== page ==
Brexit deal: now or never, UK told
Johnson needs 'credible plan' once Conservative Party conference ends on Wednesday
The Government is warning Boris Johnson that he must now table a solution to resolve the Brexit crisis within days - or risk breaking the law by not seeking an extension from the EU.
In an interview with the Sunday Independent, Tanaiste Simon Coveney has ratcheted up pressure on the UK prime minister, saying Mr Johnson's claim that he wants a deal will be tested this week and that a "credible proposal" must be put forward if he is "serious about getting a deal".
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Mr Coveney warned: "If there is not a serious effort on the British side to put forward a proposal that's credible, then I think we're into a very difficult space."
Without a credible solution from the UK in the coming days, Mr Coveney said that UK law is now clear that Mr Johnson would have to seek an extension to the Brexit deadline.
"The legislation in the UK is clear that if there isn't a deal then on October 19 the British prime minister has to apply for an extension," he said. "I mean that's a matter for him. I think it would be an extraordinary thing if a British prime minister didn't act in compliance with the law."
The hardening of the Government position here reflects the frustration in Dublin and Brussels that with only 32 days to go until the UK is due to leave the EU, the government in London has not tabled any proposals that the EU negotiators consider to be credible and realistic to resolve the Brexit impasse.
An Irish Government source said it was now time for Mr Johnson to outline how exactly he wants to get a deal and to do so by this time next week.
"S**t or get off the pot is the spot we're in," the source said.
Mr Coveney also fired a warning that even if a deal is done before the October 31 deadline, it will take the UK until 2023 at the earliest to leave the EU as negotiations on a free trade deal will take four years.
Amid fears that the UK could crash out in just over a month, Mr Coveney also revealed new details about the Government's secret negotiations with the European Commission on customs checks and controls in the event of a no-deal scenario.
Mr Coveney said that, while there were still a "few weeks" left in the talks, some checks and controls would not be introduced immediately, adding that there would be a "timeline" for implementation that would be agreed with the Commission.
"Some of the [single market] integrity issues will need to be dealt with, I think, immediately after a no deal happens, should that happen. I think other elements, we would get some time and space to do it over time," he said.
"There are a series of elements to the responsibility of maintaining Ireland's place in the single market, from customs to SPS [sanitary and phytosanitary] to regulatory checks. So we need solutions for all of those things. Some of them are easier done than others."
This would appear to confirm previously reported comments from Government and EU sources in August that efforts to avoid chaos at the Border in the days after a hard Brexit will involve authorities 'turning a blind eye' in some areas of cross-frontier trade.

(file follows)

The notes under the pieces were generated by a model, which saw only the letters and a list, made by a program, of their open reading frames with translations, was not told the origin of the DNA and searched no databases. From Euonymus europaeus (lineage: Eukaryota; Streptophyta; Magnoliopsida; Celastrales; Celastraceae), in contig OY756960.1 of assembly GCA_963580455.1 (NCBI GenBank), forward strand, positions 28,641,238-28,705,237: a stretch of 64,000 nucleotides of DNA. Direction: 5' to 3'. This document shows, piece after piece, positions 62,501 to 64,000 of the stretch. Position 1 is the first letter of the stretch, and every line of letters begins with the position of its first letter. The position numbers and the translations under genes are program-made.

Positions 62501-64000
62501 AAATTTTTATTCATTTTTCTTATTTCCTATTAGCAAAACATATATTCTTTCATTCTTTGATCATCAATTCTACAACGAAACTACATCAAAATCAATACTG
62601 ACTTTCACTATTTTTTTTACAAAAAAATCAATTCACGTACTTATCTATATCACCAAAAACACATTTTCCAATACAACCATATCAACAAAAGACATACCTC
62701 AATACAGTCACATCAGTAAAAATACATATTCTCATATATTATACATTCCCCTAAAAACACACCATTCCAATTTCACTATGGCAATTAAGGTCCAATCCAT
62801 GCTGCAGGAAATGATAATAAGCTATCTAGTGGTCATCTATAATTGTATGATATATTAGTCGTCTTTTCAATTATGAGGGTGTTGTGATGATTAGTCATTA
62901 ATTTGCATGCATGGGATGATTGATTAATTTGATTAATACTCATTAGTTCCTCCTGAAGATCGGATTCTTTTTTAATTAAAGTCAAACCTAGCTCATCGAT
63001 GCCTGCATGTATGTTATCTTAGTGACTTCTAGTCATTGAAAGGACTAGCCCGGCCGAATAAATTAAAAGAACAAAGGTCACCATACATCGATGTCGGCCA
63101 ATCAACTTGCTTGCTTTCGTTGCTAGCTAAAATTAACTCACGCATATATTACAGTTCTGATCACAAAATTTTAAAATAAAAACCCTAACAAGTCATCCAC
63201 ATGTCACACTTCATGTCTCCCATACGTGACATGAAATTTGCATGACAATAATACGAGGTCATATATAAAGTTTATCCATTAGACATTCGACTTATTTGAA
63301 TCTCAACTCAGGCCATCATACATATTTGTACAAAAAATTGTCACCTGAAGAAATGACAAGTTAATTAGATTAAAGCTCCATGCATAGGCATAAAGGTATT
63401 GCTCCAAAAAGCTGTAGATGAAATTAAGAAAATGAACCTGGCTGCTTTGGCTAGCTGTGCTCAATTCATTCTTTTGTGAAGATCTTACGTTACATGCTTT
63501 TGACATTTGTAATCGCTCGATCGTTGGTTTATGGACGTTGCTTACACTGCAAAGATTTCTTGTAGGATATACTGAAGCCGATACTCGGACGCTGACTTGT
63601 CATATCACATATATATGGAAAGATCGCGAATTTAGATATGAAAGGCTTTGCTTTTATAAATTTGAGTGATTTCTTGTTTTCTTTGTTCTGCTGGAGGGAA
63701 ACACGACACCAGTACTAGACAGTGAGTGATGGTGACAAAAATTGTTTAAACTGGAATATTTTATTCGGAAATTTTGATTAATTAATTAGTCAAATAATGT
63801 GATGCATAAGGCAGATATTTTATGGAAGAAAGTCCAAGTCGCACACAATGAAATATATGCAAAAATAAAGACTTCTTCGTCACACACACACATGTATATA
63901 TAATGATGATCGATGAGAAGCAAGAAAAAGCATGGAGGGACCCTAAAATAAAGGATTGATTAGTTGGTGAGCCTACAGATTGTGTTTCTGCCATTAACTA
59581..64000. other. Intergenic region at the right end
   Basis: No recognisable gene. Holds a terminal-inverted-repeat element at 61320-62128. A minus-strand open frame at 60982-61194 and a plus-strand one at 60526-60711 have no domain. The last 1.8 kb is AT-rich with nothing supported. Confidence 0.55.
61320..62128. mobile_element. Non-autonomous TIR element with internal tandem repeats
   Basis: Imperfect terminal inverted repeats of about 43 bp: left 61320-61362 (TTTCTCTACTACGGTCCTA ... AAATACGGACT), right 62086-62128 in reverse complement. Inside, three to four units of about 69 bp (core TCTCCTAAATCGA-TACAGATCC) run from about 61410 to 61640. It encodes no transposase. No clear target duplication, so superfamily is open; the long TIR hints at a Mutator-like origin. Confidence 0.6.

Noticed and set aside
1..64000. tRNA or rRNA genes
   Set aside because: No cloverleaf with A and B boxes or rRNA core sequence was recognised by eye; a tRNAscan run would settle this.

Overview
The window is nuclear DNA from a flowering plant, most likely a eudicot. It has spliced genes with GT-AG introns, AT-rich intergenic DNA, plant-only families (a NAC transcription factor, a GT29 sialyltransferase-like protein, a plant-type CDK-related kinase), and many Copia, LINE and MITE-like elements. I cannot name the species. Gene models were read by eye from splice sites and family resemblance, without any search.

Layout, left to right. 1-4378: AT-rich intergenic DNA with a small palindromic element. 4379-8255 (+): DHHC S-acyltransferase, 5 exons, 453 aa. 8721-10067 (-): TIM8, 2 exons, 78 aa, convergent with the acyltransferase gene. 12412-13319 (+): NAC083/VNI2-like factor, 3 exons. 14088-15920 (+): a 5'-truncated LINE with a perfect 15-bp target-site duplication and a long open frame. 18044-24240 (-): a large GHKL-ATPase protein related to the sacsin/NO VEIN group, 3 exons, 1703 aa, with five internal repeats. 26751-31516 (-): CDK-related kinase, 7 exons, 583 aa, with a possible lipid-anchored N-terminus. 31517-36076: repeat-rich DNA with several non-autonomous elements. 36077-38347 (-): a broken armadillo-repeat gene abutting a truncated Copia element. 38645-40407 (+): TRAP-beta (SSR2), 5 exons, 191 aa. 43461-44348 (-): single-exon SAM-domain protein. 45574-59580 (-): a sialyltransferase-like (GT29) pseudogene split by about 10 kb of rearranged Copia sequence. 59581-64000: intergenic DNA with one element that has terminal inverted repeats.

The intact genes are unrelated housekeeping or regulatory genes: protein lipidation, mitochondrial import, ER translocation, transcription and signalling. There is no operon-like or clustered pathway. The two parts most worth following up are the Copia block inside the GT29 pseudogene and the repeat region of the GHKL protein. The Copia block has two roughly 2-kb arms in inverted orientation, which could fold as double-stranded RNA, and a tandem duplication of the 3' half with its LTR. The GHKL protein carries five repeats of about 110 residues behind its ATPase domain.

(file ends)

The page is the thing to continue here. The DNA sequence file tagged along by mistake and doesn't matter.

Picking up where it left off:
Some Irish Government officials privately believe the Commission may not immediately insist on stringent checks and controls in the weeks after October 31.
Mr Coveney is now saying there will be an agreed timetable for the rollout of some checks. However, he refused to be drawn on whether some checks will take place near the Border - as Taoiseach Leo Varadkar again said would be the case in New York last week.
Mr Coveney also told this newspaper that he would be prepared to work with a different prime minister if the political crisis in Westminster leads to Mr Johnson's resignation from office.
The Scottish National Party signalled yesterday that it could move a motion of no-confidence in Mr Johnson this week in a bid to block a no-deal Brexit at the end of October
Mr Johnson suffered a bruising week in Westminster where the UK Supreme Court ruled that his suspension of parliament was illegal, forcing the swift recall of MPs.
Mr Johnson's dismissal of female MPs' concerns for their personal safety as "humbug" during a heated House of Commons debate also drew sharp criticism from all sides. He was also referred to the police watchdog over his relationship with a US businesswoman who it is claimed received favourable treatment from Mr Johnson when he was mayor of London.
While senior Irish and EU figures do not expect any Brexit proposals from the UK government to be outlined during the Conservative Party conference, which begins in Manchester today, they are now clear that a credible plan must be brought forward in the days after Mr Johnson addresses the Tory faithful in his closing speech to conference on Wednesday.
Mr Johnson wants to remove the backstop - the guarantee of no hard border on the island of Ireland in the event that the EU and the UK can't agree a comprehensive free trade deal - from the withdrawal agreement.
But his negotiators have not outlined how this could be done while maintaining the existing soft border in Ireland.
The EU and Ireland have repeatedly insisted that anything that replaces the backstop in the withdrawal deal must achieve the exact same objectives and avoid a hard border on the island of Ireland.